According to statistics, among the top 10 causes of death in the world in 2020, diabetes ranked fifth, with an increase of 3.2% compared with 2019. Diabetes can easily cause various complications, and various organs in the body may be harmed by complications. Among them, “diabetic retinopathy” is an eye complication often encountered by diabetic patients.
This article introduces to you the causes of diabetic retinopathy, explains the four major symptoms that can be regarded as precursors to the disease, and the three current treatments for diabetic retinopathy.
Diabetic eye disease causes
The main cause of retinopathy caused by diabetes is that too much sugar in the blood blocks the tiny blood vessels of the retina, thus cutting off its blood supply. In order to obtain enough nutrients, the eyes have to grow new small blood vessels from the side. However, the new blood vessels are often underdeveloped and fragile and prone to rupture, leaking fluid and blood easily.
When these fluids fill the vitreous body of the eye, it will further cause macular edema and affect the normal function of the eye. If the new blood vessels interfere with the normal flow of fluid out of the eye, pressure will build up in the eyeball. When the intraocular pressure exceeds the limit that the body can withstand, it will damage the optic nerve and lead to glaucoma.
The 4 major symptoms of diabetes that are precursors to blindness, early detection can help!
It turns out that sugar can clog blood vessels in the eyes is not alarmist, so how do diabetics know whether they have diabetic retinopathy?
Common eye symptoms for diabetics include blurred vision or darkening of vision, and even vision may begin to become distorted.
Diabetes may not produce any symptoms in the early stage, or may only cause minor vision problems, but if blood sugar is poorly controlled for a long time, in addition to causing retinopathy, it will also become a high-risk group for macular edema, cataracts, glaucoma and other diseases.
Diabetic retinopathy may develop into a more serious condition, because the new blood vessels in the eyes will produce scar tissue during the process of proliferation and leakage. These scars deep in the eyes can lead to retinal detachment, which can lead to blindness in severe cases.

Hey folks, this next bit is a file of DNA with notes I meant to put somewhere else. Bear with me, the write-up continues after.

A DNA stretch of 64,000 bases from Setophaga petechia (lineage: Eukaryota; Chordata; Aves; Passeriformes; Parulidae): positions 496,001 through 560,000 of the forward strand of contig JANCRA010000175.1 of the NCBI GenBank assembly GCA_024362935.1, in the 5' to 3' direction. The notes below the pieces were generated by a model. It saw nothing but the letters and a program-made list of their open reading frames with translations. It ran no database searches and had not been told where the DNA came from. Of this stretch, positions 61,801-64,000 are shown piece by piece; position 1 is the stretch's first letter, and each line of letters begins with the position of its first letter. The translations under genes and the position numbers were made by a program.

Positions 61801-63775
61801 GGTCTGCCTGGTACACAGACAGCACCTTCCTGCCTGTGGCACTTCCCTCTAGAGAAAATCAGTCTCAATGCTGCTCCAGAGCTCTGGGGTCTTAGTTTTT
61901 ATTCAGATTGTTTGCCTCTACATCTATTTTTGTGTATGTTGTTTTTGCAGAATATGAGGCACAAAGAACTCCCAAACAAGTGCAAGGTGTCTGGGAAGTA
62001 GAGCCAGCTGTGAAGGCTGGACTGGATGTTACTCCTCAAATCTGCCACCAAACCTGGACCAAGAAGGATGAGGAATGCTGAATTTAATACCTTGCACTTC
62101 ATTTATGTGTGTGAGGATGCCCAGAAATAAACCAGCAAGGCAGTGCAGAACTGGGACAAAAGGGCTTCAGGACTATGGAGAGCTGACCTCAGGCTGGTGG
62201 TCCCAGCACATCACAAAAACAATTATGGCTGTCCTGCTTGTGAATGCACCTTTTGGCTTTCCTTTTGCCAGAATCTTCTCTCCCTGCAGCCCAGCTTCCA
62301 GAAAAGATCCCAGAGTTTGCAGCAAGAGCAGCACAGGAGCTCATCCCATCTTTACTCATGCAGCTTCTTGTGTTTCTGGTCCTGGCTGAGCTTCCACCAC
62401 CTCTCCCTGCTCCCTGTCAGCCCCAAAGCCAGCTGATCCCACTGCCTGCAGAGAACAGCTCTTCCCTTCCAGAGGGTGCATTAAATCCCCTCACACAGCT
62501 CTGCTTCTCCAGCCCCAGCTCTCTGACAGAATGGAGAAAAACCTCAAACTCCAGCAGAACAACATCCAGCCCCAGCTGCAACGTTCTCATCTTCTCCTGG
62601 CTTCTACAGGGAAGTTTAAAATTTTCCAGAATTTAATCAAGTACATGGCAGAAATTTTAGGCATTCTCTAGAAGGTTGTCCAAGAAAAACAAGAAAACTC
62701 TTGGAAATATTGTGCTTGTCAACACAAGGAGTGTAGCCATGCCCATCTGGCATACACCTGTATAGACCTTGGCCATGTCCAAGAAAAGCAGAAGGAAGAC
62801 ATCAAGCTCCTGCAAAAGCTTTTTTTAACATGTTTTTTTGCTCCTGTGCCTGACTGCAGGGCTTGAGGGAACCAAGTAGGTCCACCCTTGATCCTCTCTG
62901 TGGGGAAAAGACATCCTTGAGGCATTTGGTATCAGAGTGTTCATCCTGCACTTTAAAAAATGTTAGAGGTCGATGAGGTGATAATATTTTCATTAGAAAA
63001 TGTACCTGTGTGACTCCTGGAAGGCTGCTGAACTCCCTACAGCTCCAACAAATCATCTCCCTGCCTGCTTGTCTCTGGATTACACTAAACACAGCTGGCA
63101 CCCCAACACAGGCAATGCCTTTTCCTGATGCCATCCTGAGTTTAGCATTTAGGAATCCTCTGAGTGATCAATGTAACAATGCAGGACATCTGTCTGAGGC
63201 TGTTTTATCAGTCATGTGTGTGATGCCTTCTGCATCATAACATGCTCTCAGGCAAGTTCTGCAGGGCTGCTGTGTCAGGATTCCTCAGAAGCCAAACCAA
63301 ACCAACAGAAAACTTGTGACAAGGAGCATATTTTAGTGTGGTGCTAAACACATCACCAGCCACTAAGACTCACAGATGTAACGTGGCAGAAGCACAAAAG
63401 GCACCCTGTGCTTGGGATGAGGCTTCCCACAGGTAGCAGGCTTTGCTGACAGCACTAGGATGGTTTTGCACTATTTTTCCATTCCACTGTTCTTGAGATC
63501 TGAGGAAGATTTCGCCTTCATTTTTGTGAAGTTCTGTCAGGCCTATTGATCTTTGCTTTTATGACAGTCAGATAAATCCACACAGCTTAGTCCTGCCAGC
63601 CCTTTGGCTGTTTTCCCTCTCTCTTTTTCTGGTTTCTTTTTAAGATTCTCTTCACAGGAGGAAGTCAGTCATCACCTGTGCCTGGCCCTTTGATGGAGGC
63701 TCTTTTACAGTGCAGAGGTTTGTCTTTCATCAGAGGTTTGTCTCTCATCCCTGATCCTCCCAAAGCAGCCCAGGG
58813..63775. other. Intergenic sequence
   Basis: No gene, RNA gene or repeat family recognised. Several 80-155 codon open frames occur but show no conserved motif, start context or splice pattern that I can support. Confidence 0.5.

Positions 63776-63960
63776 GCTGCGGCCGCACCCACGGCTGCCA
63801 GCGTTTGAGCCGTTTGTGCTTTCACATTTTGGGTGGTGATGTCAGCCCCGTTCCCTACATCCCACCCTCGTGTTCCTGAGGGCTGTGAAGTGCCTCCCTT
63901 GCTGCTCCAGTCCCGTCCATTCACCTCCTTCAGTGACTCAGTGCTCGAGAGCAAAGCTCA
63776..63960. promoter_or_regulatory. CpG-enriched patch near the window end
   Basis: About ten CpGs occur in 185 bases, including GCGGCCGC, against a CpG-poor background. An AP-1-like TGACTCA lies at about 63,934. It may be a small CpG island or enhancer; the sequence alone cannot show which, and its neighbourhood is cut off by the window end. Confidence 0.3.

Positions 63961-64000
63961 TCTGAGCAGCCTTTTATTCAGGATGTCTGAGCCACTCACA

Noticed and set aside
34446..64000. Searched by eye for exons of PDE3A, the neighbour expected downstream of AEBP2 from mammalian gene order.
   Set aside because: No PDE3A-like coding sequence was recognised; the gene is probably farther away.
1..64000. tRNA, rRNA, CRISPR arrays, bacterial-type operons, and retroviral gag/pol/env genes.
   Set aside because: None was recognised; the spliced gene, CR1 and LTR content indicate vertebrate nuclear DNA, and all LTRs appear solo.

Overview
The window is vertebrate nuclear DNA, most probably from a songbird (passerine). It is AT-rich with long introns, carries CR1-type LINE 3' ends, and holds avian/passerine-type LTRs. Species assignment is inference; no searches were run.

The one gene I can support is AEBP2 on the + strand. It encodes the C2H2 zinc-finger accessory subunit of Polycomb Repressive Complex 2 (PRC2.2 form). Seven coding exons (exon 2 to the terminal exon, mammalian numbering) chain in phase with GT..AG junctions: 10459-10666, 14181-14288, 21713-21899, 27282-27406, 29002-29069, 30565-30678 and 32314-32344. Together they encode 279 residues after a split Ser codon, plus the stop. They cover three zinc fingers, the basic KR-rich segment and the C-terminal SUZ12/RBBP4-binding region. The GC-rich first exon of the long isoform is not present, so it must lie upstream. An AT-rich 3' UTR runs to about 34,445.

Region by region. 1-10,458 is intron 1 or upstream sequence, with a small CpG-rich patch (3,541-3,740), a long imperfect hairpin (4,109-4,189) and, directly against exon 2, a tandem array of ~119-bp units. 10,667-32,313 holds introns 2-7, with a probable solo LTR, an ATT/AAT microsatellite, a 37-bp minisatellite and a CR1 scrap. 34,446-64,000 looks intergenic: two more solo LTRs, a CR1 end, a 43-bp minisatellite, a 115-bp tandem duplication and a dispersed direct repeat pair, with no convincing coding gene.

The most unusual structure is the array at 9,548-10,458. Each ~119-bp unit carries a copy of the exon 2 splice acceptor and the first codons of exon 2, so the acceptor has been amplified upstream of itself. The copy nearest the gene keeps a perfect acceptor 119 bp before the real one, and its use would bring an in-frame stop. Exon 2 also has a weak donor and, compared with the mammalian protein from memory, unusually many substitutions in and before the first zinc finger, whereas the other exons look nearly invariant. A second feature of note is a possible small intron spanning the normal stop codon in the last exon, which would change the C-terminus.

If you find that you have the following four symptoms of vision changes, please go to an ophthalmologist for a professional examination as soon as possible.
- blurred vision
- There is a partial dark shadow in front of the eyes
- Blurred or blank areas
- Vision changes from good to bad
Even if diabetic patients do not have any symptoms or discomfort in their eyes, it is best to have regular eye examinations every six months so that early detection can lead to early treatment.
Diabetic eye disease: irreversible! Prevention is better than drugs and surgical treatment
Any type of diabetes, whether type 1 or 2, can cause diabetic retinopathy, and even pregnant women with gestational diabetes may develop diabetic complications due to poor blood sugar control. Generally speaking, the longer you have had diabetes and the poorer your blood sugar control, the greater the likelihood of developing diabetic retinopathy.
There are currently three treatments for diabetic retinopathy, including:
- Medical Treatment:
Appropriate medical treatment can control the continued progression of retinopathy, but it cannot restore lost vision.
- Laser surgery:
The most common treatment method, laser photocoagulation therapy and vitrectomy are used to restore vision. When retinopathy progresses to the point where new blood vessels may develop, laser treatment is required to eliminate new blood vessels and prevent intraocular bleeding.
If the new blood vessels in the omentum bleed and flow into the vitreous body, causing the originally clear vitreous body to become cloudy and unable to return to transparency on its own, vitrectomy surgery is necessary to inject clear artificial vitreous body to replace the originally cloudy vitreous body.
To avoid serious eye complications caused by diabetes, the first and most important thing to pay attention to is to take medicine regularly to control blood sugar, measure blood sugar regularly, and have regular eye examinations. If patients wait until their vision is unclear to seek medical treatment, they will often miss out on the best treatment. Opportunity. Therefore, pay more attention to subtle changes in vision. Prevention is better than cure.